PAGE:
In our final instalment of the noisy hip series - we’re going through intra-articular snapping hip syndrome (SHS). It is typically associated with structural abnormalities or injuries within the hip joint, such as a torn labrum, loose bodies, or hip joint instability.
The symptoms of intra-articular SHS may include:
Snapping or popping sensation within the hip joint during certain movements, such as hip flexion or rotation.
Pain or discomfort in the hip joint, which may be intermittent or persistent.
Catching or locking sensation in the hip joint.
Limited range of motion or stiffness in the hip.
Treatment for intra-articular SHS typically involves a combination of conservative measures and, in some cases, surgical intervention. The specific treatment approach depends on the underlying cause and severity of symptoms.
Conservative treatments may include:
Rest and activity modification: Avoiding activities that aggravate the symptoms can help reduce inflammation and allow for healing.
Physiotherapy: Working with a physiotherapist can help strengthen the muscles around the hip joint, improve joint stability, and address any muscle imbalances. Manual therapy techniques may also be used to improve joint mobility and reduce pain.
Medications: Non-steroidal anti-inflammatory drugs (NSAIDs) or pain medications may be prescribed to manage pain and reduce inflammation.
The efficacy of physiotherapy for intra-articular snapping hip syndrome can vary depending on the underlying cause, severity of symptoms, individual factors, and the specific treatment approach used.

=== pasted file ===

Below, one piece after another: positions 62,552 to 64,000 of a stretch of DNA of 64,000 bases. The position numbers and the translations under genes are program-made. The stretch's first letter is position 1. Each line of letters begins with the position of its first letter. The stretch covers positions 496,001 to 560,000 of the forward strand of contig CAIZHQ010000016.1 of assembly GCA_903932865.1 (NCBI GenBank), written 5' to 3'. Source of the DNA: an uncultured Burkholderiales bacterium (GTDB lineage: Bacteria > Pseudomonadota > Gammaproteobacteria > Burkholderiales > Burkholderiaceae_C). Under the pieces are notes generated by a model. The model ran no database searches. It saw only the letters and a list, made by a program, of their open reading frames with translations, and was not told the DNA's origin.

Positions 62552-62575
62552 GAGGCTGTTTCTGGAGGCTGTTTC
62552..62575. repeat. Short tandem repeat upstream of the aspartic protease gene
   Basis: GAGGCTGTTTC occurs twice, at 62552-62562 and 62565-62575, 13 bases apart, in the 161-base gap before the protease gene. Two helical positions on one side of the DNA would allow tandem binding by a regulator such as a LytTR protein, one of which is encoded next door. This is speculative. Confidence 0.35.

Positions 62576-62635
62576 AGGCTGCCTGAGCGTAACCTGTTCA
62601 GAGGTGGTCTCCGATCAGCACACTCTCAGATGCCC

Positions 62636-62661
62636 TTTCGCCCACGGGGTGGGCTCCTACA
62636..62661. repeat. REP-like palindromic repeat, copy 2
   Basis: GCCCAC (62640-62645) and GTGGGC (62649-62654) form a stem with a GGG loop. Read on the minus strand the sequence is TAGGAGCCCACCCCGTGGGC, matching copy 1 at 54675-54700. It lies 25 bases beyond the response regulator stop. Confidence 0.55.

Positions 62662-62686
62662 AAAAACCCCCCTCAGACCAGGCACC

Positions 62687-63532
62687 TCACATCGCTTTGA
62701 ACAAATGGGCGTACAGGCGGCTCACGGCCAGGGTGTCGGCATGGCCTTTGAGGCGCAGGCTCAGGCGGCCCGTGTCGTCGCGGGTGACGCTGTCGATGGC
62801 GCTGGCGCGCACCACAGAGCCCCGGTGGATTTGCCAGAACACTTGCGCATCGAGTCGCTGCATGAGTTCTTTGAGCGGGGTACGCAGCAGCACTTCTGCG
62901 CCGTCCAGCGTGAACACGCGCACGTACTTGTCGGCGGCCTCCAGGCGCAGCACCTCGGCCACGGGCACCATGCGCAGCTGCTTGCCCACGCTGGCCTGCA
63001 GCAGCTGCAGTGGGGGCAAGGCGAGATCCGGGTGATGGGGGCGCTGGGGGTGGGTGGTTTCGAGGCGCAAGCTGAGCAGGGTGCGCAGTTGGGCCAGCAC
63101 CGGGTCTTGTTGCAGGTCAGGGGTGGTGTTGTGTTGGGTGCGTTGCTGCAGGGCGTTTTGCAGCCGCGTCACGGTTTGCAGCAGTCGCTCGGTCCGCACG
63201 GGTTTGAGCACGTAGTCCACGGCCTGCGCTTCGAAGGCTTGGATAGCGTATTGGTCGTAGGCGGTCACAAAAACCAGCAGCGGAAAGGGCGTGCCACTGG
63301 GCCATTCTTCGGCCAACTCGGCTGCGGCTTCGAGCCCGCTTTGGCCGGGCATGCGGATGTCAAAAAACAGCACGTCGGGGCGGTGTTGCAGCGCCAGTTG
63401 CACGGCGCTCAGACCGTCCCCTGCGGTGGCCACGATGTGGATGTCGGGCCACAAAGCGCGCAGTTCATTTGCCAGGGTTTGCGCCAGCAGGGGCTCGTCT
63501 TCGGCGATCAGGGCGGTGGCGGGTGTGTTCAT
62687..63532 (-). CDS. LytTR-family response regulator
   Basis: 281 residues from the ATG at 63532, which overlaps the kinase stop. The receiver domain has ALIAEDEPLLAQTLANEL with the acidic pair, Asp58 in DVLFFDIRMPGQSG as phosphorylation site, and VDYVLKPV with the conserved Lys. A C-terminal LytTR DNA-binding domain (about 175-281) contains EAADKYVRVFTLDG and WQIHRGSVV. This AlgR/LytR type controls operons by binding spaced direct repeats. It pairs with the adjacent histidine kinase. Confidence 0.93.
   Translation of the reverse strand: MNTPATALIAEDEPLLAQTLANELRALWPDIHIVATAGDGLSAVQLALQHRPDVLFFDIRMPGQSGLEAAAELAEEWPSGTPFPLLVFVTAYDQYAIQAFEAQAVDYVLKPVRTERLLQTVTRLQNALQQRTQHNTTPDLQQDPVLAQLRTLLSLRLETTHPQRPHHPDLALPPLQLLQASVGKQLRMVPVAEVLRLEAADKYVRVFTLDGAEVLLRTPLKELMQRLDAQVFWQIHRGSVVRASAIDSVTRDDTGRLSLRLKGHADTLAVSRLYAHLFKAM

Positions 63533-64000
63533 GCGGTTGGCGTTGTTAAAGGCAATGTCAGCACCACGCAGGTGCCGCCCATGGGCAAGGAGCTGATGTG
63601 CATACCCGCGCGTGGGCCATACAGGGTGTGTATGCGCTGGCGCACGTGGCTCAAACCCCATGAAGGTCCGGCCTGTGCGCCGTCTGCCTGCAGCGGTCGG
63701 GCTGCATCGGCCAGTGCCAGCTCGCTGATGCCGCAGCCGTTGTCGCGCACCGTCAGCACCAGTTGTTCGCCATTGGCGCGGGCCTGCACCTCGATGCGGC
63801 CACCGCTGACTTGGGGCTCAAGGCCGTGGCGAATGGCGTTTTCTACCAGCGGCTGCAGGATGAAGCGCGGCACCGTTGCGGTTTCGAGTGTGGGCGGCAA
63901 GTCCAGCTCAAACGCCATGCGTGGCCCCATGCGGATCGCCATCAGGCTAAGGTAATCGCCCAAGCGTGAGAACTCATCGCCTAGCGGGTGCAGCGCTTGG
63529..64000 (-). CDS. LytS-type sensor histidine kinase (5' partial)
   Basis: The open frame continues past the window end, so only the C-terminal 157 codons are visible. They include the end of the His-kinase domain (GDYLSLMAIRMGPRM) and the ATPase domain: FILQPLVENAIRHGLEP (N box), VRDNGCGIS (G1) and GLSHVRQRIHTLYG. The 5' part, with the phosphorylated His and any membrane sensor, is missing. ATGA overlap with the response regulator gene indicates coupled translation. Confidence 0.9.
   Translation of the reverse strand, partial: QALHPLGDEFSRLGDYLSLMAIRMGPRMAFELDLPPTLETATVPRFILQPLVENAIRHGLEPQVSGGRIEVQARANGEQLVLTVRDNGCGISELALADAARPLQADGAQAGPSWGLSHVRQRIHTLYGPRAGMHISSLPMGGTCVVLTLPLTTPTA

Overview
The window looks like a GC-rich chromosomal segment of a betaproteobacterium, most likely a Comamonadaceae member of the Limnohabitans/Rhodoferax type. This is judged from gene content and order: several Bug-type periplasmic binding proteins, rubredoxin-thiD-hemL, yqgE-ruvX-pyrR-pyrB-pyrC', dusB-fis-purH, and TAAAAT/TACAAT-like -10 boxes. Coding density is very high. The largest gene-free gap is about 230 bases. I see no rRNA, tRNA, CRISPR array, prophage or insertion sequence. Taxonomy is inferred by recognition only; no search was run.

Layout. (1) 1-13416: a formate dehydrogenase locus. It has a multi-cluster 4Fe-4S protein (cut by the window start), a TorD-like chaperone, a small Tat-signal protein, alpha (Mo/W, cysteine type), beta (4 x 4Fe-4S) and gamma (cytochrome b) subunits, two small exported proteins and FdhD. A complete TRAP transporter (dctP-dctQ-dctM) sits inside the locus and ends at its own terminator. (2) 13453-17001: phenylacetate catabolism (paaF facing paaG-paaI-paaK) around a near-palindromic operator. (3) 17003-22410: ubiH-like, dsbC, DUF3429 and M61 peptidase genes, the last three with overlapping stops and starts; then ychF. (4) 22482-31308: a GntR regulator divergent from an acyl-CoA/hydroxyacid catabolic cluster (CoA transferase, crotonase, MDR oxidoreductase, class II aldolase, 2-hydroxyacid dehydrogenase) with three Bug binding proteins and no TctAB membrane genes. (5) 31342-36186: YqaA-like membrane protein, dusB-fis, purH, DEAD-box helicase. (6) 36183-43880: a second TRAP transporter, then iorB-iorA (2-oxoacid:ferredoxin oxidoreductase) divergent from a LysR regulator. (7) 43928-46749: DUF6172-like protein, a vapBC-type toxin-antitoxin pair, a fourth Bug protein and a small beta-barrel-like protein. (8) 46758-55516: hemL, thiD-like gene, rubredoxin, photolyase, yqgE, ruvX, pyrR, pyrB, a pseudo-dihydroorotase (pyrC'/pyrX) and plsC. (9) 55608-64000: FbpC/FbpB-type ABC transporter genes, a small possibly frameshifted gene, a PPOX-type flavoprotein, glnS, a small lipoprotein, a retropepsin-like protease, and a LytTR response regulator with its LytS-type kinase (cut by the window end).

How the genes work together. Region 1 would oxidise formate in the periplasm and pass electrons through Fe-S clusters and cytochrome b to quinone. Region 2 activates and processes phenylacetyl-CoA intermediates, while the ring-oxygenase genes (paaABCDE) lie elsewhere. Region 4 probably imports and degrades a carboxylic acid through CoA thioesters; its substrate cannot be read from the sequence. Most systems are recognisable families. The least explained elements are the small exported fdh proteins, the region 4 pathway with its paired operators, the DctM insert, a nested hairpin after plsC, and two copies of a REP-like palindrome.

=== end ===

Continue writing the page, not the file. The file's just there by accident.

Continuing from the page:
Physiotherapy plays a crucial role in the management and treatment of intra-articular SHS, aiming to reduce pain, improve joint function, and address any contributing factors with the following strategies:
Pain management: Manual therapy techniques such as joint mobilisation, soft tissue mobilisation, and myofascial release to reduce muscle tension and promote tissue healing.
Range of motion exercises: These may include gentle stretching exercises for the hip flexors, hip rotators, and other relevant muscles to promote flexibility and reduce stiffness.
Strengthening exercises: Strengthening the muscles around the hip joint is crucial for promoting stability and reducing stress on the joint. Physiotherapists can design targeted strengthening exercises to address muscle imbalances, improve biomechanics, and support optimal hip function. This may involve exercises for the hip abductors, adductors, extensors, and other hip muscles.
Proprioception and balance training: Enhancing proprioception and improving balance can contribute to better joint control and stability. Specific exercises and activities to enhance proprioception and improve balance, can reduce the risk of further injury or joint instability.
Functional training: Working on activities that replicate the demands of their daily life, work, or sports is crucial for rehabilitation. This helps ensure a smooth transition from rehabilitation to normal activities while addressing any specific functional deficits or movement patterns that contribute to intra-articular SHS.
Education and activity modification: Education on proper body mechanics, posture, and ergonomics to minimise stress on the hip joint. Guidance on activity modification, teaching how to modify certain movements or activities that exacerbate symptoms.
If conservative measures are ineffective or if there are significant structural issues causing the SHS, surgical intervention may be considered. The specific surgical procedures vary based on the underlying cause and may involve arthroscopic procedures to repair labral tears, remove loose bodies, or address hip joint instability.
It is recommended to consult with a qualified physiotherapist who is experienced in hip conditions to receive a comprehensive evaluation and individualised treatment plan. They can assess your specific condition, provide targeted interventions, and monitor your progress over time to optimise the outcomes of physiotherapy for intra-articular SHS.
Cheatham, Scott W. PT, DPT, OCS, CSCS, NSCA-CPT; Cain, Matt MS, CSCS; Ernst, Michael P. PhD. Snapping Hip Syndrome: A Review for the Strength and Conditioning Professional. Strength and Conditioning Journal 37(5):p 97-104, October 2015. | DOI: 10.1519/SSC.0000000000000161